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Please begin with an informative title:

"I'm not personally, at this stage, ready to get rid of the 60-vote threshold. With the history of the Senate, we have to understand the Senate isn't and shouldn't be like the House."

Senator Harry Reid as quoted by Ezra Klein

Why not?

Senator Reid never explains exactly what would be the great harm in having a Senate that is like the House. I fail to see the danger that would come to the Republic by having the Senate behave like a normal legislature and function with relative efficiency.

The Senate certainly wasn't initially like the House. In the beginning of the Republic, Senators were elected by state legislatures, not by the people. But over time, people came to think that, in fact, the Senate should be more like the House. As in accountable to the people. Today's Senate today certainly isn't like the House. The House, no matter whom is in control of it, gets things done. The House legislates by majority vote the way a legislative body is supposed to, more or less. I suppose Senator Reid doesn't think this is a healthy objective of democratic government because the only way you get it is with simple majority rule.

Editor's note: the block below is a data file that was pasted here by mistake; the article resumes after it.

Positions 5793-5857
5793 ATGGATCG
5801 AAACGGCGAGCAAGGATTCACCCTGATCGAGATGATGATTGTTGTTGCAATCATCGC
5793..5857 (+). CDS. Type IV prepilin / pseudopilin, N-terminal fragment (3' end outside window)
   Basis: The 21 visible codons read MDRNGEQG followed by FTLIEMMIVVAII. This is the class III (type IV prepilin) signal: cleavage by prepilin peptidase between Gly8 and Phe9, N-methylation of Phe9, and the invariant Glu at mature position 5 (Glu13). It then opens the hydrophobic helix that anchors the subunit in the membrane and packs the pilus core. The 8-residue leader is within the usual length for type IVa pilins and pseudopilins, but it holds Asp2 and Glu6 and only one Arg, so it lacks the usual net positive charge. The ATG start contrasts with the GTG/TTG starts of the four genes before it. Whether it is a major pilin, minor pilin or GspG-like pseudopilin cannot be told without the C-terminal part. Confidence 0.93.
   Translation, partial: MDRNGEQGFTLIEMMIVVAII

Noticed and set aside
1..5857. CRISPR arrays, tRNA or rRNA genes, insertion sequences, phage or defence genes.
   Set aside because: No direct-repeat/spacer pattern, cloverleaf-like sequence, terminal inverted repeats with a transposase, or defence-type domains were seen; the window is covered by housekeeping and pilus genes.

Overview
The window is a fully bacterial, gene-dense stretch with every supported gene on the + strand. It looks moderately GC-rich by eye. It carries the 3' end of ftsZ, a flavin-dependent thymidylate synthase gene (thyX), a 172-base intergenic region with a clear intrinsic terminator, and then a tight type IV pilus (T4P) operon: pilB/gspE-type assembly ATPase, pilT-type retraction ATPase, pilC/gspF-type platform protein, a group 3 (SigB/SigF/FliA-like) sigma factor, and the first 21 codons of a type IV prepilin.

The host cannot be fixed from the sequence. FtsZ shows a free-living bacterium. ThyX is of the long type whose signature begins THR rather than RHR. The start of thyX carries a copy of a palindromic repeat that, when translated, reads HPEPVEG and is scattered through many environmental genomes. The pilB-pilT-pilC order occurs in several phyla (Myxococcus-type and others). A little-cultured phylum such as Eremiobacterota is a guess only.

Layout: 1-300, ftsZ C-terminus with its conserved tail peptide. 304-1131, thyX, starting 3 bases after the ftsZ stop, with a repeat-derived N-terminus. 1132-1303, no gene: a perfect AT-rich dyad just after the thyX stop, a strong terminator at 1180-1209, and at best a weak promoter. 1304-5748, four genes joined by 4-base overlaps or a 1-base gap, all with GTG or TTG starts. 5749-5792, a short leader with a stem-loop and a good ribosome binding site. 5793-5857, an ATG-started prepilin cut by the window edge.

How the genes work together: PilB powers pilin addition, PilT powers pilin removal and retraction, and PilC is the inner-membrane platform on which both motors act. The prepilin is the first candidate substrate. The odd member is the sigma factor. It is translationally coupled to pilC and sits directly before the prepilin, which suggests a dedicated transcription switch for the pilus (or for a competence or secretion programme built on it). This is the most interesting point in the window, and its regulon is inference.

The worst thing about Senator Reid's statement here is how cavalierly he abondons the idea of majority rule. Now, he has effectively declared that anything that does not have 60 votes isn't fit to pass. It isn't unconstitutional to do this for the constitution doesn't explicitly require majority votes to pass law. However, this is a terrible, terrible way to think about democracy. There is no body of government in the world that can function effectively if even the most routine matters require a super-majority. We aren't talking amending the constitution or ratifying a treaty. We are talking budgets. Or who will be commissioner or railroads. Or what is the official name of your local post office. Mitch McConnell would be well within his right to demand 60 votes for everything. Why? Leader Reid says so.

No democracy can function with routine supermajorities. Wide consensus isn't possible in this or any political climate. Not for very long at least. Instead, there will be breakdown and dysfunction. That is the alternative to majority rule. One must wonder what will become of the Vice President in his role as Senate tiebreaker since, at least under Reid's leadership, there wont be any ties to break.

Senator Reid has declared that his title is insufficient. Super-Majority Leader is what he needs, or else don't expect much. Of course, when he did have that title, he still didn't get a great deal done. Let us hope, for the sake of this republic, that a future Senate leader dismisses rule by super majority once and for all.


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